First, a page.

- Kate Van Horn of Montclair, New Jersey. Van Horn states: “Most of the subjects depicted in my art are reflections of the people and places that I love most. ... I’ve learned that sometimes the best way to articulate these things into my artwork may not be literally, but rather through elements of design. This is what lead me to declare my concentration in graphic design. … [M]y ultimate hope is that my pieces communicate a feeling of fulfillment, gratitude, and love.
- Chappie Wick of Norfolk, Massachusetts. Wick states: “Sometimes I pull inspiration from my childhood and the pop artists work I grew up around; while other times it is coming from my interests in architecture, design, and fashion. Typography, hierarchy, line, shape, and more, are essential design details in the work, helping me to begin expressing characteristics of myself … in my declared concentrations, graphic design and photography.”
Created in 1864, Ohio Wesleyan’s Department of Fine Arts was one of America’s first college art departments. Today, it offers both Bachelor of Arts (B.A.) and Bachelor of Fine Arts (B.F.A.) degrees. Learn more about the department, its majors and minors, and its faculty at owu.edu/finearts. Learn more about OWU’s Ross Art Museum at owu.edu/ross or connect on Facebook at www.facebook.com/RossArtMuseum.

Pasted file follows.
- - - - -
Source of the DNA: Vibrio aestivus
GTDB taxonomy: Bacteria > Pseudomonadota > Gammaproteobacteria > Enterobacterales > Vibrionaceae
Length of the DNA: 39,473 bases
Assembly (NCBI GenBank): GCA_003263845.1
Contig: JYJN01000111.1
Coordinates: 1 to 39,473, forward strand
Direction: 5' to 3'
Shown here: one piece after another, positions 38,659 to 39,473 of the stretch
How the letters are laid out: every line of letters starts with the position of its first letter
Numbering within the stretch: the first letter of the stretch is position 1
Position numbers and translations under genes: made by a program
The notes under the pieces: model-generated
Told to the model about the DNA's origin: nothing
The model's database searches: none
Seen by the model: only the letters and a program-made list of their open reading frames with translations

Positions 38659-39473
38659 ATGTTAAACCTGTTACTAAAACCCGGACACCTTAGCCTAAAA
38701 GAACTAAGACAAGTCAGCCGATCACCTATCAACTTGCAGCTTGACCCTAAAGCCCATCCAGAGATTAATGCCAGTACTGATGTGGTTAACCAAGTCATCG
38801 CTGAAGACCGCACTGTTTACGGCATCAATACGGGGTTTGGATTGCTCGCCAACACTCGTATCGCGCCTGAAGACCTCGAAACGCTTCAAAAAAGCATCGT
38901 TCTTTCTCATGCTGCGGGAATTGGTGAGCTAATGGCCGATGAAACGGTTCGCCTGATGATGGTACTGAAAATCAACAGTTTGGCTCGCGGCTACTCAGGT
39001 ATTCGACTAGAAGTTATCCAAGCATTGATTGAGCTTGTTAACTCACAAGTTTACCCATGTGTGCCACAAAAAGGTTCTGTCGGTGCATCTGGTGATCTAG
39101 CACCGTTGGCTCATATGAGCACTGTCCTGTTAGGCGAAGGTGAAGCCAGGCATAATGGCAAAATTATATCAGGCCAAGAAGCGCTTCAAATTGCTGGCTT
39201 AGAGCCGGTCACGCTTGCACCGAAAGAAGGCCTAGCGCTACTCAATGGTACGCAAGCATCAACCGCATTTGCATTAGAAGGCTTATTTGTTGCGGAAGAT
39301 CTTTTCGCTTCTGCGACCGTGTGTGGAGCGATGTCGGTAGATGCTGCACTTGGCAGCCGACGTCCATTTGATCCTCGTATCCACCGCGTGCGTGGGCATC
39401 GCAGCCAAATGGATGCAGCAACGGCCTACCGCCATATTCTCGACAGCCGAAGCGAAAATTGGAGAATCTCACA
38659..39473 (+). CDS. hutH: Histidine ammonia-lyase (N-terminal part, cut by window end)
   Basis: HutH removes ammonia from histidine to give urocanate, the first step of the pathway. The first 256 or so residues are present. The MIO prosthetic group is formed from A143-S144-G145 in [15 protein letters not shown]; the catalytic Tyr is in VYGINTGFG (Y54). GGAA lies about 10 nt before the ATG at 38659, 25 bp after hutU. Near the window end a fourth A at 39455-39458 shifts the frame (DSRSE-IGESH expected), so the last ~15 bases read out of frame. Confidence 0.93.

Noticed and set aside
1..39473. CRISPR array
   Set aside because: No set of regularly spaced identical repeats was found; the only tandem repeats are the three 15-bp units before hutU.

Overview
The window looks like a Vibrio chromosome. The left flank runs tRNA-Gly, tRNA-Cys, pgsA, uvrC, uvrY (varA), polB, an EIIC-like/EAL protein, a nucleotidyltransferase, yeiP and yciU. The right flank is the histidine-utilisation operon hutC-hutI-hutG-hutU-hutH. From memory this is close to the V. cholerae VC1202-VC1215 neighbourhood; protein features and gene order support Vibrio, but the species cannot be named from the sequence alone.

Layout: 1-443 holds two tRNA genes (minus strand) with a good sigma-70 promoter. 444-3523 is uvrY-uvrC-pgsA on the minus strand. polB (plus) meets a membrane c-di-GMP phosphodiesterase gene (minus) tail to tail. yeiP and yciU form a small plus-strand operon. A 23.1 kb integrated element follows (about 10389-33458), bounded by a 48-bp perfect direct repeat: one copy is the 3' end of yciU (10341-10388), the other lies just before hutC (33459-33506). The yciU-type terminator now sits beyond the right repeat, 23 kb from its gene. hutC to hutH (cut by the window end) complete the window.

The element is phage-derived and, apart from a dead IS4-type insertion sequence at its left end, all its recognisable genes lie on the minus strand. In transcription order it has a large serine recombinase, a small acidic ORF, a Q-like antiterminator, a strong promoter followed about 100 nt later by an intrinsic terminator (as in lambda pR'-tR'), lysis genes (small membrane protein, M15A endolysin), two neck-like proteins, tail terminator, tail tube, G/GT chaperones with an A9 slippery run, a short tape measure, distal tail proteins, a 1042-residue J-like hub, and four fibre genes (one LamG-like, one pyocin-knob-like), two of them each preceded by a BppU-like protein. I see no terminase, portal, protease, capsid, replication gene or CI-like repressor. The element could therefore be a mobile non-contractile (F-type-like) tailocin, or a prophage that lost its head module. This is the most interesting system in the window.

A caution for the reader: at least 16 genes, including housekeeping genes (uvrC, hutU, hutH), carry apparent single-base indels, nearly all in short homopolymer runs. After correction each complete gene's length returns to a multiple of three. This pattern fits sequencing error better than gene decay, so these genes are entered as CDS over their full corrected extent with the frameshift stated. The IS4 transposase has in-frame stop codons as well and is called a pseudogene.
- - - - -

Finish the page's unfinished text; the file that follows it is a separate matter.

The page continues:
Founded in 1842, Ohio Wesleyan University is one of the nation’s premier liberal arts universities. Located in Delaware, Ohio, the private university offers more than 90 undergraduate majors and competes in 25 NCAA Division III varsity sports. Through Ohio Wesleyan’s signature OWU Connection program, students integrate knowledge across disciplines, build a diverse and global perspective, and apply their knowledge in real-world settings. Ohio Wesleyan is featured in the book “Colleges That Change Lives” and included in the U.S. News & World Report and Princeton Review “best colleges” lists. Learn more at www.owu.edu.